A new study has found that Australians have a better perception of Myer than David Jones (for price and range), however, it’s Kmart that wins hands down for customers through the door.
The study, by Roy Morgan Research, aimed to understand the perceptions Australians have of different department stores – be they discount or upmarket.
For shear numbers through the door, Kmart was the clear winner. In an average four-week period, 22.6 per cent of the population (or 3.6 million people) bought something from Kmart. Next was Target with 19.5 per cent (3.1 million) and then Big W at 18.9 per cent (3 million people).
Many of the respondents to the survey agreed that three stores all carried a big range of items which is what attracted them to the stores. Big W was seen as having the best range, Kmart was seen as the cheapest and Target having the best quality. Check the full results out below:
However, when it came to the upmarket department stores – Myer and David Jones – Myer certainly claimed bragging rights for customers through the door.
In a four week period, 10 per cent of the population (1.6 million people) had purchased something at Myer. That was compared to David Jones with 4.7 per cent (or 760,000 people).
Just over four in every 10 Australians believe that both Myer and David Jones have ‘good quality products’, while 34.2 per cent of the population perceives Myer as having ‘a wide choice of products’ (compared with 27.7 per cent who see David Jones in the same way). The proportion who think either store has ‘low prices’, on the other hand, was negligible.
Commenting on the study, Roy Morgan Research’s industry communications director, Norman Morris, said: “With Australians set to spend more than $48.1 billion in retail stores in the lead-up to Christmas this year, department stores stand to benefit from this festive-season shopping frenzy. In fact, we’re expecting a pre-Christmas spend of over $3 billion at department stores alone.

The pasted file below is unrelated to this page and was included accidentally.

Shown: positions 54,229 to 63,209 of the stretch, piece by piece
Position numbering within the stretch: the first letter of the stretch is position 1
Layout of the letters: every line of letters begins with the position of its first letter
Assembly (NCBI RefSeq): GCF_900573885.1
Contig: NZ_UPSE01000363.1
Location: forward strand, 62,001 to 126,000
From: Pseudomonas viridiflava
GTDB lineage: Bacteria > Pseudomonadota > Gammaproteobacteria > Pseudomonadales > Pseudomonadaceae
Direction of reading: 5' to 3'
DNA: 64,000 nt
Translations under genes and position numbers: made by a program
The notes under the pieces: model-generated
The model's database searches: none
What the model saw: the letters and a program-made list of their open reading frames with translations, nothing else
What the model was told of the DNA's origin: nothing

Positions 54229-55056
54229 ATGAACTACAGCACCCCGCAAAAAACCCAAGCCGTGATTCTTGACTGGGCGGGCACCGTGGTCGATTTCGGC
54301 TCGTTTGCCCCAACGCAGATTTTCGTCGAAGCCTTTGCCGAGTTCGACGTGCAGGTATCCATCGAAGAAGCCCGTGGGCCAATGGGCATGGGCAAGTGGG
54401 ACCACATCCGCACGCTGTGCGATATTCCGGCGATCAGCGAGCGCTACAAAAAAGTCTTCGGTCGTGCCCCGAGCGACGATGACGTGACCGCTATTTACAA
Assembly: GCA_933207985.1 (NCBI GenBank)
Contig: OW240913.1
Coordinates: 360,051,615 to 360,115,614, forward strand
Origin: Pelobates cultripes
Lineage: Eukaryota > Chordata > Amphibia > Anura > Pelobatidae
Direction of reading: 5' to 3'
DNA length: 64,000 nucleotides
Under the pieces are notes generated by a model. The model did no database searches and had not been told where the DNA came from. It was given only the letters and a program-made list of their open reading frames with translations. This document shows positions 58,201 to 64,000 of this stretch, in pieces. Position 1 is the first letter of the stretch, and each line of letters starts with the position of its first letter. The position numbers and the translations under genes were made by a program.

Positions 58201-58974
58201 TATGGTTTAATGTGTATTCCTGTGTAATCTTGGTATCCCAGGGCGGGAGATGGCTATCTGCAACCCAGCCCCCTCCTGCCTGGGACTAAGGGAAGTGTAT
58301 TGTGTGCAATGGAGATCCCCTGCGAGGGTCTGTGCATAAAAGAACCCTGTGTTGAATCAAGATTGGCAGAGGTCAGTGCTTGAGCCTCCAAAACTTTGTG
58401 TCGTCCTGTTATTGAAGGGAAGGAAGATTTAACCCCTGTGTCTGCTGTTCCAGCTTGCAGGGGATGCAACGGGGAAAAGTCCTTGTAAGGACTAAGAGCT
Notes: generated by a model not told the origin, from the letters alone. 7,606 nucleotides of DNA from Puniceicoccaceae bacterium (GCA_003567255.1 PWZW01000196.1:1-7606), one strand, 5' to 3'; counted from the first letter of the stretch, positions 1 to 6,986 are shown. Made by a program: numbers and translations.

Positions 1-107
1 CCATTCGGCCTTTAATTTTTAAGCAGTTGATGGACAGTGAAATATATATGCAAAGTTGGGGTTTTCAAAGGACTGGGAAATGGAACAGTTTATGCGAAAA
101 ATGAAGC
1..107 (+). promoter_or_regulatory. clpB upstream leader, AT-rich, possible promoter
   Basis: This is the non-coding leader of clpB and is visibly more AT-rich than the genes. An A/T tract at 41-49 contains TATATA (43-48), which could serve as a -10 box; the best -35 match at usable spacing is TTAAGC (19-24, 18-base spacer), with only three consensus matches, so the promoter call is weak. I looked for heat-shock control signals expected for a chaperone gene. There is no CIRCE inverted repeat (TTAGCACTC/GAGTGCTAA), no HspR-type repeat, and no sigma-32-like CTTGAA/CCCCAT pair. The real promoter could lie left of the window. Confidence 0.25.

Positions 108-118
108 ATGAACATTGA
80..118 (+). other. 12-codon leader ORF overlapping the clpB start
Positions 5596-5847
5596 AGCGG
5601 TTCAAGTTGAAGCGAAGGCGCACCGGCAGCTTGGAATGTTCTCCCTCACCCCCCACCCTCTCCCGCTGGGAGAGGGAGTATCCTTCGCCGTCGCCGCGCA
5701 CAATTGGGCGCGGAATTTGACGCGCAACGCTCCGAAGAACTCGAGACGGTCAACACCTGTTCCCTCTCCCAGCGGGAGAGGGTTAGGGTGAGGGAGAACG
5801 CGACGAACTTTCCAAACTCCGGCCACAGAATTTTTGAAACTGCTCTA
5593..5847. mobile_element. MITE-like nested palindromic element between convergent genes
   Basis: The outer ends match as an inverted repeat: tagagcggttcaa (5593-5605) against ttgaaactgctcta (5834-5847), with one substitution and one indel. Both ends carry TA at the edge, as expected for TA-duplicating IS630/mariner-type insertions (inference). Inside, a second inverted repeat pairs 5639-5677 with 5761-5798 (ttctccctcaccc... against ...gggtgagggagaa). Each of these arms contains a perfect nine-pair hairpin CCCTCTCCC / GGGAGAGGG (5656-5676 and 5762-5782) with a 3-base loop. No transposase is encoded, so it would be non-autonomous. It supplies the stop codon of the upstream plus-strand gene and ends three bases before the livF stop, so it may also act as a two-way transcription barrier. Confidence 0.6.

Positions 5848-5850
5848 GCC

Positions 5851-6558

“Widely perceived as having low prices and products that are good value for money, Kmart and BigW are probably on the Christmas shopping itineraries of Aussie consumers keen not to break the bank this festive season. Although Big W has lost ground to Kmart in recent years, consumers still see it as a budget-friendly, one-stop shopping experience, which is ideal for those keen to knock off their Christmas-gift list in one hit. Meanwhile, people looking for high-quality, brand-name gifts no matter what the cost will more likely head to Myer or DJs.
“It’s interesting to see how public perception of these stores has evolved over the last few years. For one thing, the proportion of Aussies who’d consider shopping at each retailer has increased, with some age groups showing particularly striking changes in this respect. Whereas 43.7 per cent of 18-24 year-olds said they’d consider shopping at Target back in 2014, that figure has shot up since then to 52.5 per cent; this age group has also shown a growing interest in shopping at David Jones (40.1 per cent, up from 33.2 per cent). Meanwhile, Kmart’s appeal for teenagers 14-17 has risen from 44.7 per cent saying they’d consider shopping there to 49.3 per cent.
“These figures are just the tip of the iceberg. Roy Morgan’s in-depth retail data measures 15 ‘image of store’ statements for each department store, which can be analysed over time, by consumer demographics, shopping attitudes and so much more. This allows retailers to ascertain whether their marketing strategies are aligned with, conflicting with, or even changing public perception of them,” he said.